NHL expansion or relocation to Seattle becoming more realistic

It was a decade ago that the SuperSonics limped into their final season in Seattle. After a miserable 2007-08 campaign, Starbucks CEO Howard Schultz sold the team and its new prize, Kevin Durant, to a group of businessmen from Oklahoma City, and the Sonics became the Thunder. 

Now, after years of speculation and failed proposals, Seattle has a timeline for the possible return of the NBA — and a brand new expansion into the NHL. On Monday, it was announced that Oak View Group (OVG), led by former Maple Leafs Sports and Entertainment CEO Tim Leiwike, and the city have reached an agreement to renovate KeyArena and have it suitable for professional sports by as early as 2020

The Memorandum of Understanding (MOU) will be proposed to Seattle’s City Council on Tuesday, though voting will not formally take place until December. OVG’s proposal is a $600 million renovation project to the city-operated KeyArena, which opened in 1962. KeyArena used to house the Sonics, and is currently home to the Seattle Storm of the WNBA and is a major location in the city of concerts and other events.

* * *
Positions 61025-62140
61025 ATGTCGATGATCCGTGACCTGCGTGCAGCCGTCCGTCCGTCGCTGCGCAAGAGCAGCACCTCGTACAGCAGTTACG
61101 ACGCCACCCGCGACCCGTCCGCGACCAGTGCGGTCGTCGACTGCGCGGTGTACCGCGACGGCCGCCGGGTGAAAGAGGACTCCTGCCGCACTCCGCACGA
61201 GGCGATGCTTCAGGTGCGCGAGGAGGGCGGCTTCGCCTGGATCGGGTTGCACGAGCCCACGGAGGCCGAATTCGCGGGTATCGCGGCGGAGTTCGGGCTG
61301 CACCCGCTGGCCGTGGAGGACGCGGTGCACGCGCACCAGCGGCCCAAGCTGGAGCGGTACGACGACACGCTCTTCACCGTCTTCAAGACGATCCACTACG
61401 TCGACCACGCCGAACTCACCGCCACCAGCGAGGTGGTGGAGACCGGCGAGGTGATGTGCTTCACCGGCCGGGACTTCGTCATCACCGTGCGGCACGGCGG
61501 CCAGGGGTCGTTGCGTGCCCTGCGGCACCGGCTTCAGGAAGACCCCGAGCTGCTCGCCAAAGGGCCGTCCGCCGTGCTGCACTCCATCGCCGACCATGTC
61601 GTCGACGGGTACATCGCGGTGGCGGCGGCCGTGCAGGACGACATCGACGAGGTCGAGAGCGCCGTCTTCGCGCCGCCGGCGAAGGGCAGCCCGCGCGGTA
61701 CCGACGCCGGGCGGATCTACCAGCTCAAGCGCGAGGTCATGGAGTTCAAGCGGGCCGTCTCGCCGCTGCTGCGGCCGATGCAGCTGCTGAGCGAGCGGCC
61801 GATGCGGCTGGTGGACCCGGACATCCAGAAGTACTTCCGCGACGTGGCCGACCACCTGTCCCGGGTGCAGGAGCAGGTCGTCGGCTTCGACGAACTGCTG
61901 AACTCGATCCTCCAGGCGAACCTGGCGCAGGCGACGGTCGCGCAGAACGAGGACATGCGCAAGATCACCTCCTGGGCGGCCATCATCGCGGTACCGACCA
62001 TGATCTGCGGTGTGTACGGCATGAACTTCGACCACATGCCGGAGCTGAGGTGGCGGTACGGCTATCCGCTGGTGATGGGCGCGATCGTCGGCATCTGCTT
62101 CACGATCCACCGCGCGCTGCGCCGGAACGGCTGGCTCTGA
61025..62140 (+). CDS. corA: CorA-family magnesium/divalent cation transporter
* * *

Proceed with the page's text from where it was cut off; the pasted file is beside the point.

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OVG has proposed to commit $40 million to transportation upgrades around City Centre, $20 in a community fund, and the cost of the project in total. After the renovations are complete, OVG would also be on the hook for $168 million in capital investment upgrades over the 55-year lease of the building.

According to Leiweke, a major goal of the MOU was to let the NHL and NBA know that Seattle was serious about actually getting something done.

“I think the most important part of this MOU is the fact it states very clearly to the leagues that this project is going to happen, we do have a deal with the city, they can make a deal,” Leiweke said. “But more importantly it sends a very strong message now to the NBA and to the NHL that everyone worried about, ‘Yeah will it ever get done with the city? Will they ever be able to get to the finish line? Will you ever possibly get this deal done within the politics of Seattle and the Seattle process as everyone likes to call it?

“Guess what? Game, set and match. We clearly send a message to everyone that this will get done, this will get built and we are ready now to go get one and hopefully soon, two teams.”

Throughout the process of bringing the Sonics back to Seattle, local hedge fund manager Chris Hansen spearheaded multiple proposals for the development of a new arena in the city’s SoDo district, which is where SafeCo Field and the MLB’s Mariners are located.